Hashtags are a wonderful convention for uniting social users through common topics, and even shining a light on specific brand campaigns. But using them incorrectly can actually hurt your efforts! Here are some best practices to keep in mind.
General Dos and Don’ts
The platform where hashtags first came to prominence (Twitter) offers some great general tips that (mostly) translate across anywhere you’d want to use hashtags, including making hashtags easy to spell, and giving them a purpose.
But there are some other things to consider.
Hashtags Aren’t Channel-Universal
Hashtags are meant to make categorical searching easy – but not every social network requires them to accomplish that task. Both Twitter and Instagram make regular use of hashtags – in different ways – which we’ll cover in a moment – while channels like Facebook really don’t.
Where’s the harm? You can look horribly out of touch if you use hashtags where they don’t really belong. Or in ways that defeat their purpose. #LikeThisForExample.
On Facebook, hashtags aren’t necessary – but if you’re using specific branded hashtags elsewhere, it can make sense to bring them over for continuity’s sake. But keep it to 1-2 max. Engagement on Facebook actually declines as hashtags increase.
Hashtags help Pinterest users bring traffic to their boards more quickly and boost user-generated content (UGC). The perfect number there seems to be three, with 20 as the max recommended by Pinterest.
YouTube allows for hashtags in your description, which will appear below your video and above your title. But only the first three will show there – and if you add more than 15 your video could be pulled. Hashtags on YouTube are pretty new, so it’s possible you could benefit from the newness of it – you’ll have to follow your analytics to find out. More on that in a moment.
As for Twitter and Instagram, though both channels use hashtags, they’re hardly interchangeable.
Hashtag Volume Differs by Channel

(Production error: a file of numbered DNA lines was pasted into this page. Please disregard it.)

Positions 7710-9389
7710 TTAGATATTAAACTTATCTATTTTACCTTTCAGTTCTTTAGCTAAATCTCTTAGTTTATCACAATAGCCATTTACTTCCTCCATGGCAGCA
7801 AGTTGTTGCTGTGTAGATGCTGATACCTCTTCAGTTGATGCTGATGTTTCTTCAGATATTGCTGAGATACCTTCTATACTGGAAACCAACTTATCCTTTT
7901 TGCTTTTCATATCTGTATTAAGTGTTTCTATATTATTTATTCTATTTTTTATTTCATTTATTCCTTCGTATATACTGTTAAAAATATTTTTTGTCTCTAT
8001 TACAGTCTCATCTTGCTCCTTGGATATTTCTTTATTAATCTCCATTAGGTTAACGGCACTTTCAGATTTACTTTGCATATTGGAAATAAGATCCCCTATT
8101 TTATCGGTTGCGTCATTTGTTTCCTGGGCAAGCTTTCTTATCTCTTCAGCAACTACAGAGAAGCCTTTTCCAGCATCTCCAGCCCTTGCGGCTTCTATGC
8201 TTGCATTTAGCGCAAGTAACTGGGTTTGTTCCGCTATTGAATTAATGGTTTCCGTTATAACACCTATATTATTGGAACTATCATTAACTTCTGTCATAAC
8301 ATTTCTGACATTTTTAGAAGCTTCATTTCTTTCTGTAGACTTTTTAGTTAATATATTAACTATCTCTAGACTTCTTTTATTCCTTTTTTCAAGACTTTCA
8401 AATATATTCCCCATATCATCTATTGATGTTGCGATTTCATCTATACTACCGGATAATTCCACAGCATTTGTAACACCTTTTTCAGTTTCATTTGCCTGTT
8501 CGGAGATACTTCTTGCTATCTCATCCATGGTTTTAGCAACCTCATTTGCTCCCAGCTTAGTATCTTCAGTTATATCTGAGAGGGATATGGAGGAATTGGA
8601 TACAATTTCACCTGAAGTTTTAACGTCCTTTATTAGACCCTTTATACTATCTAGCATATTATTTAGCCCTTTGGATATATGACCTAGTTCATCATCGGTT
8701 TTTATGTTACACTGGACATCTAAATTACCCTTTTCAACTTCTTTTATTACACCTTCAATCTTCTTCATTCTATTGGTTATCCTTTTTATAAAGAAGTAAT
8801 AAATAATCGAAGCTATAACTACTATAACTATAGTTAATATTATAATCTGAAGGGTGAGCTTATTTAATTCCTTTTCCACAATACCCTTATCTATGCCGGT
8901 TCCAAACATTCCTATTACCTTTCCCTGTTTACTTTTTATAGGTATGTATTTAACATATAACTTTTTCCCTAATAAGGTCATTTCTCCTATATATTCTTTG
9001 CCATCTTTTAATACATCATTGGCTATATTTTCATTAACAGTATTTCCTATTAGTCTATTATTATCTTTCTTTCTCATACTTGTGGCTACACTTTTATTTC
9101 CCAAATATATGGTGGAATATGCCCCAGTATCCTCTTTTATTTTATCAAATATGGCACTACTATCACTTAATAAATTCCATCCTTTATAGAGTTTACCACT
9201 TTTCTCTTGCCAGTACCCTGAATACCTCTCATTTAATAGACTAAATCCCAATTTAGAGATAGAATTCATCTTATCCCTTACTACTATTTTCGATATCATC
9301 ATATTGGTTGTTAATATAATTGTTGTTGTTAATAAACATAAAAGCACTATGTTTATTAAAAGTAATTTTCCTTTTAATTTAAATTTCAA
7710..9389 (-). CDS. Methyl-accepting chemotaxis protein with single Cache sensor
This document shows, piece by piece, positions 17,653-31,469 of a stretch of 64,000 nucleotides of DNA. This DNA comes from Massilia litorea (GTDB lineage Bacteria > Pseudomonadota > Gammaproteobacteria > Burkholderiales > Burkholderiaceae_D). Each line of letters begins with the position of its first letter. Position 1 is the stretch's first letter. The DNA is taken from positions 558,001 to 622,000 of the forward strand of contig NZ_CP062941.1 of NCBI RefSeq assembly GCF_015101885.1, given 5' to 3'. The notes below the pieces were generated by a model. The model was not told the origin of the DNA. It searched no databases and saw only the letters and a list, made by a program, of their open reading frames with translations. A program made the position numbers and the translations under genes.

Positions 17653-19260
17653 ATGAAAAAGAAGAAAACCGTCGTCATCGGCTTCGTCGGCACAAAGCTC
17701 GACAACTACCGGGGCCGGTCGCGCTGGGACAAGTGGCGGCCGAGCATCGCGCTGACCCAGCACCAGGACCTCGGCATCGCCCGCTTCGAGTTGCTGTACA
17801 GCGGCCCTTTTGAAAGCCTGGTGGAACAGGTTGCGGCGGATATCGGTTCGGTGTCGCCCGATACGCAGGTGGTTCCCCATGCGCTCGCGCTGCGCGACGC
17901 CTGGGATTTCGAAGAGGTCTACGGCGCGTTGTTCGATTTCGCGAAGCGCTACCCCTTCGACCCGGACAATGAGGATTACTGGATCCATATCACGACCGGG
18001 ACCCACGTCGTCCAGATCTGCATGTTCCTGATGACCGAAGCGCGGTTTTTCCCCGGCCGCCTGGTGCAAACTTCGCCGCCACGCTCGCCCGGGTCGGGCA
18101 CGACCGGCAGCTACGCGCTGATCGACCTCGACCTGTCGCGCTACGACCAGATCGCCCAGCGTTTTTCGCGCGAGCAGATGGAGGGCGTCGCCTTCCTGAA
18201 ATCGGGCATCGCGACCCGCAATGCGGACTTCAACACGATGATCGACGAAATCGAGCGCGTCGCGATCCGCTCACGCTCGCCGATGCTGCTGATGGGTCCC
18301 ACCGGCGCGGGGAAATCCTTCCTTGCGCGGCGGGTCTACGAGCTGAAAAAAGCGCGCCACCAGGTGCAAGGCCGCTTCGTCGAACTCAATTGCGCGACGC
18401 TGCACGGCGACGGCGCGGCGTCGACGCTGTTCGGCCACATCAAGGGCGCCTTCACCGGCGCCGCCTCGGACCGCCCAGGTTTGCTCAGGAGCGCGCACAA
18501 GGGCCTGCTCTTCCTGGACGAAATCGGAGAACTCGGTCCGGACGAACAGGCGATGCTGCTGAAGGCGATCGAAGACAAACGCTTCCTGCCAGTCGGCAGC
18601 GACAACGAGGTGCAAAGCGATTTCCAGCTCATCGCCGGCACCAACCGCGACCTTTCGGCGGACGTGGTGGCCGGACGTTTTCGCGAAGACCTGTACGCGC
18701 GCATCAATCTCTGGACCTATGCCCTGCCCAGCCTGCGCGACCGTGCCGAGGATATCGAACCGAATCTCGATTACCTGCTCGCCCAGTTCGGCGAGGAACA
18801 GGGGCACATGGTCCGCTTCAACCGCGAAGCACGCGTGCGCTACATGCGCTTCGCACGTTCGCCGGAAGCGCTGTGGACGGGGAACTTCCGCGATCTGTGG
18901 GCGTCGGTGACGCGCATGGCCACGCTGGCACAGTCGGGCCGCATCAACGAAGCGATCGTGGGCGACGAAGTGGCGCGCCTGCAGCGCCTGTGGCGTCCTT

In the early, 140-character days of Twitter, keeping hashtags to a minimum was pretty much a necessity. You just didn’t have the characters to spare. With that limitation lifted, brands might be thinking about adding a lot more hashtags – or cross post a hashtag-laden post from Instagram.
Though tweets using hashtags do get greater engagement on Twitter, that balance shifts in the other direction if you use more than one or two.
Instagram, on the other hand, is all about hashtags – and it would seem “the more the merrier” is the way to go. But even Instagram has its limits.
For starters, the new Instagram API only enables the tracking of 30 hashtags per business profile per seven days. And if you can’t track hashtags to assess their success, what’s the point? This isn’t a tragedy, of course, it just means a little forethought is in order.
But the better news is 9 to 11 hashtags is the sweet spot for Instagram engagement, so you don’t need to max out your tracking on every post.
Hashtags Can’t Be Random
Tracking hashtags is just a part of your social listening, of course. The other part is analyzing your audience to understand what inspires them to interact on social channels – and with your brand. This information, contextualized by sentiment, tells you which hashtags are worth attaching to posts in the first place.
So instead of throwing hashtags at the wall like spaghetti, and tracking to find out what sticks, you’re finding out what kind of pasta your audience likes and then serving that.
This is social marketing 101, of course, but it’s easy to lose sight of the basics when you’re focused on a specific detail. And like all best practices, everything above is just a guideline to start from.
If you discover your Twitter audience loves it when you share five quirky hashtags in every post, then that’s what you should do. Breaking the rules is fine if your analytics support it. But you have to know the rules before you can break them. And now you do.
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